The signs were many and ominous last week that the blood-soaked storms in Syria may soon become darker, bloodier, and spread farther.
Israeli Prime Minister Benjamin Netanyahu travelled to Russia May 14 to meet with Russian President Vladimir Putin. Netanyahu was accompanied by the director of Israel’s military intelligence, Maj.-Gen. Aviv Kochavi, and National Security Council chief Yaakov Amidror. The subject was Syria.
The publicly announced purpose of the Israelis’ visit was to dissuade Putin from completing a 2010 arms deal with Syria in which the Russians are to deliver sophisticated S-300 anti-aircraft missile batteries to Syria. According to media reports, the Israeli security team shared information with their Russian counterparts regarding the Syrian civil war and, in particular, of Iran and Hezbollah’s involvement in the fighting. More than 80,000 people are said to have been killed in the conflict.
The introduction of the Russian anti-aircraft system onto Syrian territory would impair Israel’s range of movement. And if Syria attempted to transfer the S-300s batteries to Hezbollah in Lebanon, Israel would act to prevent it. The deployment of the batteries in Syria would also make it very difficult if not impossible for western allies to impose a no-fly zone over Syrian skies.
Russia’s Foreign Minister Sergey Lavrov responded to Netanyahu’s’ request by saying that Moscow would not sign any new deals with Syria, but would honour “in full” the existing contracts.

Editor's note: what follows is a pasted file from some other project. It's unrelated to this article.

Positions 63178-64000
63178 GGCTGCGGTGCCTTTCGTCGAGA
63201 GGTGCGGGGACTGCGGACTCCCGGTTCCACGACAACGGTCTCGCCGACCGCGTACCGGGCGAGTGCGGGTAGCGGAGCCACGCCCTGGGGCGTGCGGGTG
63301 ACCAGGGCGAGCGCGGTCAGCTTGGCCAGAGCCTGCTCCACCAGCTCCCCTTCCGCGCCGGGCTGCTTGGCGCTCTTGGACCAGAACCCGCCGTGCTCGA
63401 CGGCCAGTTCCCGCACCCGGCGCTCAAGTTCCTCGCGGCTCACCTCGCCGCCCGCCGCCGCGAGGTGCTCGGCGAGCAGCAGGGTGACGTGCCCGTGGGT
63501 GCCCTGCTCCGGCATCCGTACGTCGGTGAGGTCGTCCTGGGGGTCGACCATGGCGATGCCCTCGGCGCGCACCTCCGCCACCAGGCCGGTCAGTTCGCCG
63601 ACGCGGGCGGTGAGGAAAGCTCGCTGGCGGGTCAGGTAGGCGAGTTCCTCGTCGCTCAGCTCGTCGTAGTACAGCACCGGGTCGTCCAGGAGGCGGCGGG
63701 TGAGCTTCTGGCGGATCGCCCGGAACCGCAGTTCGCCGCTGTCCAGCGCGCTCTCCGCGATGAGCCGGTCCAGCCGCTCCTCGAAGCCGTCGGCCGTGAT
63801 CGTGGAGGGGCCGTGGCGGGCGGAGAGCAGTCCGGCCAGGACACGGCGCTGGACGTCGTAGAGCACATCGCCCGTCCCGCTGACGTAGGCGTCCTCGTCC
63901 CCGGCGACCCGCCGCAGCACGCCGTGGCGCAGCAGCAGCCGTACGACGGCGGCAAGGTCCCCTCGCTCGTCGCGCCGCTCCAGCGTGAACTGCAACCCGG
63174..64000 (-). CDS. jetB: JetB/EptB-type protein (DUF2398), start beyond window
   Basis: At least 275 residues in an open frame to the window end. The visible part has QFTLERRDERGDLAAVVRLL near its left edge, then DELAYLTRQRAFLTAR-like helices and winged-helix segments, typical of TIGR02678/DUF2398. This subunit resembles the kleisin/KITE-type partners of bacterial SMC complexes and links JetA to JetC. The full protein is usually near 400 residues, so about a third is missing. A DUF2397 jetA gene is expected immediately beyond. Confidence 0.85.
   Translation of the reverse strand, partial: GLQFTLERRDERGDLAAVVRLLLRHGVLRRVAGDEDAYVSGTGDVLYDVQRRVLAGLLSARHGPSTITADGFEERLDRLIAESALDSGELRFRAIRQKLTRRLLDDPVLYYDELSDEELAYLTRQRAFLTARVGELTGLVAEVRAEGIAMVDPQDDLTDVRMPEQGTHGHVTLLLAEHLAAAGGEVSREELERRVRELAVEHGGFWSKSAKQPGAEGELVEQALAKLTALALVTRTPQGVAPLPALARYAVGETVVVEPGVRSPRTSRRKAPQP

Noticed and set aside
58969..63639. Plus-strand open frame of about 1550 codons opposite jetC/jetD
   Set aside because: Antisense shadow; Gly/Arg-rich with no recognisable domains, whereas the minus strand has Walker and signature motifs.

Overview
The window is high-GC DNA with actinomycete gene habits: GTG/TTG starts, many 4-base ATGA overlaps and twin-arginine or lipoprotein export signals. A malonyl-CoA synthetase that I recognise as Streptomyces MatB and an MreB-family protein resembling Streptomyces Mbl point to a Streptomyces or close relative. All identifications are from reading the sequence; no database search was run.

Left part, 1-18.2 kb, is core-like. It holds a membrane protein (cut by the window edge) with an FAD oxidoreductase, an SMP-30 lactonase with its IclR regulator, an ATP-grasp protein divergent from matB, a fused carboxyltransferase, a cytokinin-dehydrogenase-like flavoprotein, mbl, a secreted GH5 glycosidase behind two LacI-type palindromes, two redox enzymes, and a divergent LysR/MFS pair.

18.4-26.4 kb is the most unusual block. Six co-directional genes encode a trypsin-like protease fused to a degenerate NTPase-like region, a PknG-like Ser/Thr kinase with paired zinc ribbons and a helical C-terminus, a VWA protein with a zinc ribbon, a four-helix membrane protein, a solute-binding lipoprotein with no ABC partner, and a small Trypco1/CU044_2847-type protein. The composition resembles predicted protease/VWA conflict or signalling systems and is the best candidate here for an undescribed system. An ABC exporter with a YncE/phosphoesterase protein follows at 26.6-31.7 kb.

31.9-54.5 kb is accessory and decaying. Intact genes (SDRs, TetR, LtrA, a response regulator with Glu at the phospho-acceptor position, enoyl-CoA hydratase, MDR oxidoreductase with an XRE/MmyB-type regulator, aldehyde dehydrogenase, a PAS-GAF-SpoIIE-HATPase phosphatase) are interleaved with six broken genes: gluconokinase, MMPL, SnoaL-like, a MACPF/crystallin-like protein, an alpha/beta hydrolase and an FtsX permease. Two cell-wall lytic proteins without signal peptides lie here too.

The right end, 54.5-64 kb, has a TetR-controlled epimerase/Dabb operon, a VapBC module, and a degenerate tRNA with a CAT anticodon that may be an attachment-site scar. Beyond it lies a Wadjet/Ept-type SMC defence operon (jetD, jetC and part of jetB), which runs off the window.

A day after Netanyahu’s visit, Israel Radio reported that Tehran and Damascus were discussing the opening by Hezbollah of a new front against Israel from Syrian territory, i.e., the Golan Heights. Confirming the Israeli report was a small news item in the Lebanese daily al-Akhbar that Iran had “reached a final decision” to turn the Golan Heights into a new front for “anyone who wants to fight Israel.”
Then, one day after the Israel Radio report concerning Iran’s purported plans for the Golan Heights, CIA director John Brennan made an unannounced visit to Israel. According to The Times of Israel, Brennan met with Israel’s defence minister, Moshe Ya’alon, at Defence Ministry headquarters. Here too, the subject was Syria, and likely Iran as well. Ya’alon undoubtedly updated Brennan on the talks earlier in the week between Netanyahu and Putin.
There are increasing concerns that Israel could become drawn into the Syrian maelstrom. Indeed that may now be Iran’s plan. Tehran seems to want the Syrian maelstrom to spill over onto the neighboring borders of countries opposed to their Bashar Assad, especially Israel, and perhaps even Turkey and Jordan too. Adding fresh worries to the situation, Russia, as in Cold War days of old, seems intent on thwarting western intervention against the Assad regime.
It is imperative that the West be ready to prevent Syria’s war from encroaching beyond Syria.